Tuesday, June 17, 2008


We're home from Santa Rosa and Portland, the city with the most vegetation and coolness together that I've ever seen. I'm happy to be back at out little base camp, because sometimes it was definitely scary to be so far away from someplace I knew I could rest or heal. We didn't rent a car there and spent a lot of time on foot or having cabbed way across town. A strange thing about getting back in shape is that it's both frustrating and inspiring at exactly the same time. I'm trying not to choose frustration, and focus on the fact that my legs are tired because they're stonger than they were a week ago (as are my arms, back, shoulders, etc.).
I've got to tend to my plant friends, whom Jenny lovingly kept out of trouble while we were gone. But I do want to share some photos from the trip.

We visited Imwalle Gardens in Santa Rosa on Wednesday. This is a true farmers market in that the market is smack in the middle of the farm. They also have a great nursery that I was sad I couldn't buy from. Instead I got broccoli, basil, lettuce, and lavender seeds.

Our gorgeous niece loved it, especially the big tractors she kept spotting. She's a pretty old hat with plants, her parents having the garden of our dreams, so I think the swinging was her highlight.
This picture feels like home to me. I grew up eating buckets of apricots in the summer from the untended orchard next to our horse's stable. And some old pickup or another was always how we got there.
This is the view from our room at the Ace Hotel in Portland. We spent about 4 hours in Powell's Books on Thursday, and it called to us the whole time. Mark eventually went back.

We drank ridiculous amounts of delicious coffee. For more on that, visit Mark's blog.

Saturday, we visited Portland's Rose Test Garden. It was so beautiful and impressive and we were there on a magical weather day. I'm sure the couple getting married there appreciated it, too.
Right up the hill is the Japanese Garden. I'm not usually crazy about this style, but this garden truly embodies the ideal of the type. At every step was a different variety of delight for the eyes, nose, and ears. So peaceful and exciting at the same time.


Friday, June 6, 2008

Hey, Barb

I hear you have been having some problems leaving comments on the blog lately. That is simply not acceptable to me, so I'm changing the comment procedure.

Everyone else, you'll forgive me if I single this lady out for a second. I hardly know this person, but all I do know is fantastic. If you've read her comments on the blog, you'll get a taste of how warm and kind Barb is. After she works her butt off all day long in the service of others at Sharp, she still has the energy to pop over here to root like mad for a silly young lady she's come face-to face with a total of 3 times. Oddly, one of those times was in the elevator on the day of my surgery. What a serendipitous treat. And here's the other thing. Sometimes I get pretty down about the amount of uncaring, callous, and mean-spirited people we have to come in contact with. I take comfort in my family and friends, who I know for a fact have not an ounce of that badness. But the strangers and the people I don't know well . . . I can get pretty leery of them. And then I remember there are Barbs, too. People who will reach out to you with love and compassion even before they can tell what color your eyes are.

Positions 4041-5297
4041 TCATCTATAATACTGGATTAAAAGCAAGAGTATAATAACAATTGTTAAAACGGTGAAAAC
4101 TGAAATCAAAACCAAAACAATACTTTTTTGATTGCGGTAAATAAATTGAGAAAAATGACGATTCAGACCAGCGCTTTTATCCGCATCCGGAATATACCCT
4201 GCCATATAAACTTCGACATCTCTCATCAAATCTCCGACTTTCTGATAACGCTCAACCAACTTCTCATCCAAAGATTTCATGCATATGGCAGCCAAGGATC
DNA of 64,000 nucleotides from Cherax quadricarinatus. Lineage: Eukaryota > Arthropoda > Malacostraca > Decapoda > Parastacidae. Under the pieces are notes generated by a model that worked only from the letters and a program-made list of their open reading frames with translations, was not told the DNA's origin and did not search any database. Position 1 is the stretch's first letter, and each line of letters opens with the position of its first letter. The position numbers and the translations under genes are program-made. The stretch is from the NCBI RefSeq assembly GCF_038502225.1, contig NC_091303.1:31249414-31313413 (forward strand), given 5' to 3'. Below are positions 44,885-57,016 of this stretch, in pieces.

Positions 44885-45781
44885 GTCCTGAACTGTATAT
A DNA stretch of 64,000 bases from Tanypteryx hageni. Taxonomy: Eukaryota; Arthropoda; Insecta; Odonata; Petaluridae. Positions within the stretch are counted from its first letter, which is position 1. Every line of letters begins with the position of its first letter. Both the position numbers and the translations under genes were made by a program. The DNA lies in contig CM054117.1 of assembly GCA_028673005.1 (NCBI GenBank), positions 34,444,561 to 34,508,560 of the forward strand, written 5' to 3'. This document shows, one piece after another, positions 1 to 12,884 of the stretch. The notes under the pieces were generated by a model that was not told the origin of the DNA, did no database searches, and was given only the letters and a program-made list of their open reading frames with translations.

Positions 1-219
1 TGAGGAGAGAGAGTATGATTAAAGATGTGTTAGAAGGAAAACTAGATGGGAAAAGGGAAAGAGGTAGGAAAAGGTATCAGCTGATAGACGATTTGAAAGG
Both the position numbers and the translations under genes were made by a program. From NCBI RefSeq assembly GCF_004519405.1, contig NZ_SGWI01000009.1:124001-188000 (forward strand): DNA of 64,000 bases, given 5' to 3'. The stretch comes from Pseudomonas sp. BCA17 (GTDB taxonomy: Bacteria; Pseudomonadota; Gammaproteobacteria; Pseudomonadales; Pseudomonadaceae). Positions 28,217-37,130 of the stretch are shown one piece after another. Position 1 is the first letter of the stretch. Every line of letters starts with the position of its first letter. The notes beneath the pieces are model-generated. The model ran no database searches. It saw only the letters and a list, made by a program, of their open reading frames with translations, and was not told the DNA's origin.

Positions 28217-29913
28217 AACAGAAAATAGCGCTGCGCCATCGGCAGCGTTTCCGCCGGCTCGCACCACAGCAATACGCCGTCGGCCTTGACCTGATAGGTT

There are probably around a hundred people who I will have the chance to write my gratitude for in the future, just give me time. But today, I just really want to make sure nothing stops Barb's comments.

Monday, June 2, 2008

The Buzz

The other day, when I was twisting that floral wire into P's, O's, and C's, I had a visitor. I'd left the patio screen door open and was working just inside when I noticed the buzzing. I looked up to see a bee trying to get out through closed windows. Thinking about Colony Collapse Disorder usually just makes me feel sad and powerless. I didn't know if this was a honey bee or a yellow-jacket, but I knew it was one bee I could save! Except I couldn't.
I took the screen off the window and tried to gently shoo him in the right direction for probably 45 minutes as he just kept buzzing towards the same useless spot in the glass, taking longer and longer breaks as the minutes passed. Eventually I couldn't watch and got back to the garden, hoping that he'd do better without my prodding.
So I was very happy today to see this post today on Eating Liberally. It's and interesting and hopeful review of the documentary, Every Third Bite, which tells some uplifting stories about what's being done to stop CCD and save the buzzers.
Even better, I found out there's more I can do to help my local bees. Click here for some really easy ways to keep your garden and your pollinators happy.